Oman’s gas production levels are set to surpass oil by 2023, thanks to a surge in the development of gas fields in the sultanate, according to Rystad Energy. At peak production in 2016, Oman’s oil output reached 900,000 barrels a day (b/d), declining to 870,000 b/d in 2018.
Oman’s recent focus on gas is expected to escalate production to about 4.6 billion cubic feet a day by 2025, shifting Oman’s oil-gas production mix from about 35 per cent gas in 2015 to more than 50 per cent in 2025.
Riyadh considers options for world’s tallest tower
Saudi Arabia’s Public Investment Fund has invited five firms to take part in a design competition for a tower in Riyadh that could be the world’s tallest when completed. According to sources involved in the scheme, the height of the proposed tower could reach 1,200 metres, which would make it taller that the 828-metre Burj Khalifa.
Design firms were approached to take part in the competition in late February and five have now been shortlisted for the contest.
Two other tower projects are being built in the region that when completed could be the world’s tallest. These are the 1,008-metre Jeddah Tower scheme in Saudi Arabia and The Tower at Dubai Creek Harbour. READ MORE
Turkey and Russia eye closer coordination on Syria
Turkey and Russia are discussing establishing a coordination centre to better manage their operations in Syria’s rebel-controlled Idlib province, Turkey’s Defence Minister Hulusi Askar has said.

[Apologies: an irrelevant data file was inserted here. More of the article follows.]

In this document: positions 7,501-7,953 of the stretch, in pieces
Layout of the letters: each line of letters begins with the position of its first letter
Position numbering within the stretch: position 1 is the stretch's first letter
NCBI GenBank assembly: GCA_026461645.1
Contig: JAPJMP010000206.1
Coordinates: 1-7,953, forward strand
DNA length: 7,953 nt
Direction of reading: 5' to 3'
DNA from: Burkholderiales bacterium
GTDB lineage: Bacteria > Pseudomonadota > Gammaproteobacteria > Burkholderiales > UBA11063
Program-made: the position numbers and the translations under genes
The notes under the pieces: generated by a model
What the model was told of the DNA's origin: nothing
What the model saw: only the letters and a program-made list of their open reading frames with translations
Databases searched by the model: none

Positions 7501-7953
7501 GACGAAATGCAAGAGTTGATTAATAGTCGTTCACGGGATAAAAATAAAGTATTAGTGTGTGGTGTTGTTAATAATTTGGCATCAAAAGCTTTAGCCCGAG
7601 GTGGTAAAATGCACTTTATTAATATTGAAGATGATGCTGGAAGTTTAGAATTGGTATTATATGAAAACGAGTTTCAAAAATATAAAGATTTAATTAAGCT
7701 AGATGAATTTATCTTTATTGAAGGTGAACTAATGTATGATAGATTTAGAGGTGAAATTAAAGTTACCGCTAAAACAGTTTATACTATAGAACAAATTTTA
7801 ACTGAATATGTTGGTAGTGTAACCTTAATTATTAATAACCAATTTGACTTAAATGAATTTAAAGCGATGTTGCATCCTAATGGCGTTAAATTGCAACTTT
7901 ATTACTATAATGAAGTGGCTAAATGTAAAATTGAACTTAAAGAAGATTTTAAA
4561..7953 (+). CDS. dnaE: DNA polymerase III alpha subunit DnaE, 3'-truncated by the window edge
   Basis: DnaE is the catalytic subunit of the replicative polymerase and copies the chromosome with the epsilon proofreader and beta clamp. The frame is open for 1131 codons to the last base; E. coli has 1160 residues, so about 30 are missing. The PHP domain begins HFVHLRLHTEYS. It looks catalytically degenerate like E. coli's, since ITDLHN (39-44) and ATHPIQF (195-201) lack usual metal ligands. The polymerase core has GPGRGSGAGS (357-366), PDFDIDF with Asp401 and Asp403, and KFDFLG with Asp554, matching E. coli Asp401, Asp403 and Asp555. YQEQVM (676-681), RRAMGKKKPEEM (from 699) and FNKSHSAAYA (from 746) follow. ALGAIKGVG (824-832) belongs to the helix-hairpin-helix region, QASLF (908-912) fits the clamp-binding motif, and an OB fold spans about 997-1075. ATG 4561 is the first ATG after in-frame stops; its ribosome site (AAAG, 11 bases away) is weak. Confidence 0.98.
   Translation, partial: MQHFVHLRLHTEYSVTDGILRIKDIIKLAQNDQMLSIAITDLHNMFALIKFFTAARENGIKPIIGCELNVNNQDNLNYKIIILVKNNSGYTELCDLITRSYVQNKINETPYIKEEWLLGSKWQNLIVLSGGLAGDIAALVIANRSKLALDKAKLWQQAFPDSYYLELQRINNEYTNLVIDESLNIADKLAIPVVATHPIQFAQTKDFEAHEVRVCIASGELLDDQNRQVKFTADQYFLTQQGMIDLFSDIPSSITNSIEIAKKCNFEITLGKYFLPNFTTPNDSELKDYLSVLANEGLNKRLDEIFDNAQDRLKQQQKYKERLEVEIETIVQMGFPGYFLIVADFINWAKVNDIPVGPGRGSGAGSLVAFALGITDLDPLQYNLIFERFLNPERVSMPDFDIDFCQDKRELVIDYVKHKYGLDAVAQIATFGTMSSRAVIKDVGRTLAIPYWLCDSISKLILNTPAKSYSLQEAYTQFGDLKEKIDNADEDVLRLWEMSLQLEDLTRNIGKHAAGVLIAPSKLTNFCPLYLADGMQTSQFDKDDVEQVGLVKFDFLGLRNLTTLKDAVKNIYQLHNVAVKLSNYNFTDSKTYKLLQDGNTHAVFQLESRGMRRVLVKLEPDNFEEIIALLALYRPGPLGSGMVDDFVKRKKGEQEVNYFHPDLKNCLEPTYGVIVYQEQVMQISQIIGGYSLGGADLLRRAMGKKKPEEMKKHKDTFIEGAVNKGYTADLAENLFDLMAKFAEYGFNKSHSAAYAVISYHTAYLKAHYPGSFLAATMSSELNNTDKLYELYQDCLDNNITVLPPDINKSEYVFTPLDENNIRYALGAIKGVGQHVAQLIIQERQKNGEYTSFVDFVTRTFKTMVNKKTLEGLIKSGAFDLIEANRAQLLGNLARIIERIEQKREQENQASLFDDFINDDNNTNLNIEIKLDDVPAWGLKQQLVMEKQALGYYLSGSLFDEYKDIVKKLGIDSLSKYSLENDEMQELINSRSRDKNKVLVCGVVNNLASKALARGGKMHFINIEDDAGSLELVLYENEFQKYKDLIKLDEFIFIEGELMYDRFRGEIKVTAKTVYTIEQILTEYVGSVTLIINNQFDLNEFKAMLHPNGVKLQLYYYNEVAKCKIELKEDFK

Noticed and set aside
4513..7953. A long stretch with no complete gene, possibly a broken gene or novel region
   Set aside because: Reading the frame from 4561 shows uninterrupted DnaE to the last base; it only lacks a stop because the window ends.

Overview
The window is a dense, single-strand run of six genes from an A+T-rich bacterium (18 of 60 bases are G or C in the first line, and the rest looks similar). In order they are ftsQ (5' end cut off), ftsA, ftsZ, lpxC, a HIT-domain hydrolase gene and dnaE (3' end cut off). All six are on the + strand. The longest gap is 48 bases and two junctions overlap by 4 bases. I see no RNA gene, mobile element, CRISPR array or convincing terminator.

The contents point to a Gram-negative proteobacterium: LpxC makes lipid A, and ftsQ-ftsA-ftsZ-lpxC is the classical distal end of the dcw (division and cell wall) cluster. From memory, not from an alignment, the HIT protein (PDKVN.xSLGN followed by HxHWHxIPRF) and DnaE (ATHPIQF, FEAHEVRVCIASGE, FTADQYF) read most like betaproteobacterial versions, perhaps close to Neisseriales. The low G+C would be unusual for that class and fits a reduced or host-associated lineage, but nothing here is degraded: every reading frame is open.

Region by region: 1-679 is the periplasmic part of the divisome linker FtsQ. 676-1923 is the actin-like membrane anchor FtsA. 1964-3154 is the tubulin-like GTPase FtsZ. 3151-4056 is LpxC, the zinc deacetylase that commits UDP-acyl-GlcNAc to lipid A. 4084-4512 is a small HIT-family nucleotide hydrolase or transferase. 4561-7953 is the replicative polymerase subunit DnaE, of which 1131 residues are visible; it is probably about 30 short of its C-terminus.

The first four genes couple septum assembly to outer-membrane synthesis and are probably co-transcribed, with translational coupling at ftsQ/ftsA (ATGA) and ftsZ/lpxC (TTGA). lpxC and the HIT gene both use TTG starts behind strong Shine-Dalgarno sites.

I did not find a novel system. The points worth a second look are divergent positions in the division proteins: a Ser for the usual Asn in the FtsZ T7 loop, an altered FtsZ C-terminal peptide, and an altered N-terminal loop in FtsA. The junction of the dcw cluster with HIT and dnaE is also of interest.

Russia, a close ally of the Syrian regime, and Turkey, which supports the rebels, have been on opposite sides in the Syrian war.
However, Turkish President Recep Tayyip Erdogan and Russia’s President Vladimir Putin agreed in September 2018 to implement a 14-kilometre demilitarised zone in Idlib to prevent an assault on the province. Both countries are now preparing to undertake joint patrols around Syria’s northwestern region, including Idlib.
US Senate passes bill to end support for military coalition
The US Senate on 14 March approved a bill to end the country’s support for the Saudi-led military coalition waging a war against the Houthi militia group in Yemen.
Trump has described Saudi Arabia as a vital ally and resisted calls to end US aid for the Arab coalition overseeing military efforts in Yemen. This is the second time in months that a bill on pulling US support for the conflict has been voted on in the Senate. In December, the US Congress stalled a similar measure.
Italy’s Eni has announced a new gas discovery in Egypt’s offshore Nour North Sinai concession. The find is under evaluation and lies about 50 kilometres north of the Sinai peninsula. The Nour-1 New Field Wildcat, which led to the discovery, was drilled in a water depth of 295 metres and reached a total depth of 5,914 metres.
Kuwait Integrated Petroleum Industries Company has announced that contractors have completed 80 per cent of the works on its upcoming $16bn Al-Zour refinery megaproject. The project consists of five main packages. The engineering, procurement and construction contracts were awarded during the second half of 2015.
The UK’s Petrofac has signed a field development contract worth about $1bn with Groupment Isarene, the joint operating group set up by Sonatrach, Petroceltic and Enel, for the Ain Tsila development project in Algeria. The project scope includes commissioning and performance testing.
Consultants are preparing prequalification documents for the $500m expansion of Beirut’s Rafic Hariri International airport, which will be implemented using a public-private partnership model. Consultants are expected to seek interest for the project in April, with the prequalification process to start in May.